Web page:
Over the years, Helene has honed traditional family recipes to perfection, turning them into her own signature dishes: whole crab roasted with garlic, butter and spices; drunken crab simmered in a broth of three wines, cracked black pepper and scallions; and tamarind crab in a sweet-and-sour sauce of tomatoes, fresh dill, chili and fresh herbs. Other favorites include charbroiled royal tiger prawns served with An’s special garlic noodles, and angel hair pasta with Maine lobster flambéed in a delectable brandy and ginger-basil sauce. Helene’s ravioli consists of shrimp, minced garlic and fennel wrapped inside delicate rice crepes in a soy and sesame white wine and butter emulsion. All the dishes reflect Helene’s diverse culinary roots. But her family’s treasured crab recipes, passed down through the generations, are her most prized possession. To safeguard this inheritance, which she considers the secret of her restaurants’ success, Helene created her own “secret kitchen.” The secret kitchen is a second kitchen within each restaurant, sealed off to everyone but the An family.
“We left Vietnam with nothing. I saw that my restaurant had a good chance to succeed, and I realized that I had to do something to guard the recipes for my children. The secret kitchen has become my daughters’ inheritance,” says Helene, 60. “No one sees how we prepare the roast crab and garlic noodles. Employees can’t take the recipes elsewhere.”
Whatever their methods, the Ans’ creativity and teamwork have brought them phenomenal success. By 1991, Thanh Long had expanded to140 seats, and in 1997, the family remodeled the entire restaurant, adding a 75-seat banquet room. Hannah sees the renovation as a way of revitalizing the original source of her family’s culinary success.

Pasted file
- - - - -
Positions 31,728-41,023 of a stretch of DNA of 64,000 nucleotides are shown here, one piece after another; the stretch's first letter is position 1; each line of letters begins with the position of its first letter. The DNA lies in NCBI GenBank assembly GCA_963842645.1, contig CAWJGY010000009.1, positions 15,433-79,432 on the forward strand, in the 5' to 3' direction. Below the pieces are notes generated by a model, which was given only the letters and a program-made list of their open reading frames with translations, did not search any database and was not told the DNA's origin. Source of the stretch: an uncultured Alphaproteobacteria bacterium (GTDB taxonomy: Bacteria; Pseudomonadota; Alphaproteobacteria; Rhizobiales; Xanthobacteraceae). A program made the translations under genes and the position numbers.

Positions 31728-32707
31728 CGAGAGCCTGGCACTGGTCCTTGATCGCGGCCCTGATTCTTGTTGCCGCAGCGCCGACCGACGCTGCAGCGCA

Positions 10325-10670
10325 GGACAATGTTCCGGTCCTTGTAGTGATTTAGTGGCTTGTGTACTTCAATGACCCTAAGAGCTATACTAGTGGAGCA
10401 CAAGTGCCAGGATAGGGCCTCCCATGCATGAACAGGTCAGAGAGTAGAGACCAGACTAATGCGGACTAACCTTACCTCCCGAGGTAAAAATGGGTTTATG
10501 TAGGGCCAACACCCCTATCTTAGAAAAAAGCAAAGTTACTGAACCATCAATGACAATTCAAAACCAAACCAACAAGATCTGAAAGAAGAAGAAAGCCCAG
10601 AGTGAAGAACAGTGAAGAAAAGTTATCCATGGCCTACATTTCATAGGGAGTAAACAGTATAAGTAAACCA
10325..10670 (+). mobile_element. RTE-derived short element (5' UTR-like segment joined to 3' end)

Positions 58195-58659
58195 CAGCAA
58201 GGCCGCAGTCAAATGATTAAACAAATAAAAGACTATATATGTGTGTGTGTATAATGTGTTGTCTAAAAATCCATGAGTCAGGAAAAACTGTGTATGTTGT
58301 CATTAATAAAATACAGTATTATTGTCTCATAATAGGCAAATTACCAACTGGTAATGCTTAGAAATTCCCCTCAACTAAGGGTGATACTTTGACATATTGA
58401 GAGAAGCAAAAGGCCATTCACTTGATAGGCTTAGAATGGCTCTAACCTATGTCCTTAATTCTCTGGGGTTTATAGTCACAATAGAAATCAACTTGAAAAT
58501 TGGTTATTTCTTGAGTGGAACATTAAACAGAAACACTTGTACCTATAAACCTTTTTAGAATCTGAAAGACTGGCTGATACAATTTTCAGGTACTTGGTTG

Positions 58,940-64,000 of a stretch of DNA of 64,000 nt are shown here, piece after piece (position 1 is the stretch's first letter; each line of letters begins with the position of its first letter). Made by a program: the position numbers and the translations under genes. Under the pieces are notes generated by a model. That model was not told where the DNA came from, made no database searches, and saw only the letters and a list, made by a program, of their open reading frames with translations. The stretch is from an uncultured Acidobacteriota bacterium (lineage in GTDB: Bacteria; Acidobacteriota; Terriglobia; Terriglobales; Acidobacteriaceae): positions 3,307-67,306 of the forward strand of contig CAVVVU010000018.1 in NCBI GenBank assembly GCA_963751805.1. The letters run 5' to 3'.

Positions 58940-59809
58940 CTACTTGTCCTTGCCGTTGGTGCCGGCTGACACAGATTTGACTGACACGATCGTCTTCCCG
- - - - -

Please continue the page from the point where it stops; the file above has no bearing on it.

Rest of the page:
“It’s a wonderful chance to do homage to where it all started 29 years ago,” she says.
Thanh Long is still a down-to-earth family restaurant, as opposed to its more glamorous sister establishment in Beverly Hills. Although Jimmy Buffet has been coming here for the last 20 years and Jack Nicholson and Harrison Ford have stopped by, “It’s still one of the best-kept secrets in town,” says Hannah.
In 1991 the Ans opened Crustacean on Polk Street, offering elegant dining in a contemporary setting with patio seating and a full-bar. Crustacean Beverly Hills, which opened in 1996, has a French Colonial atmosphere with footbridges connecting wide verandahs and lush bamboo gardens. Gentle tropical breezes generated by overhead ceiling fans nostalgically evoke colonial ambience. Carved teakwood furniture upholstered in silk brocade, with linen-covered rattan tables, recreate the elegance of prewar Saigon circa 1930. One of the restaurant’s highlights is an 80-foot serpentine aquarium sunk into the floor and filled with tropical fish and coral, giving visitors the illusion of walking on water. Crustacean’s dramatic atmosphere and refined East-West cuisine quickly became the toast of Tinsel Town and a place to hobnob with everyone on Hollywood’s A-list, from Steven Spielberg, Eddie Murphy, Warren Beatty and Annette Bening to Leonardo DiCaprio, Will Smith and Jaida Plunkett. Esquire magazine named Crustacean one of the best new restaurants of 1997. Crustacean has been featured in The Wall Street Journal, Los Angeles Times, the San Francisco Chronicle, the San Jose Mercury News, People magazine, Travel & Leisure, USA Today, CNN and Entertainment Tonight. In 1999, the Ans received the Jacqueline Kennedy Women of Achievement Award.
Quite apart from dishing up an average of 300 crabs a night per restaurant, the Ans are actively involved in their communities. Crustacean Beverly Hills doles out $156,000 annually to local organizations. But despite their ties to Southern California, home is still where the heart is. In 2001, the Ans plan to open a new flagship restaurant in Union Square — their most ambitious project to date. The 30,000-square-foot, multi-level restaurant will also serve as a showcase to launch their new product lines, including custom-designed furniture and signature dining ware. The new restaurant will combine Old World and New World concepts with a French Colonial theme.
“Our ideal goal is to create an elegant lifestyle that hearkens back to a bygone era, but with modern conveniences,” says Hannah.
With their innovative approach to dining and entertainment, the Ans offer a feast to satisfy even the most regal palates.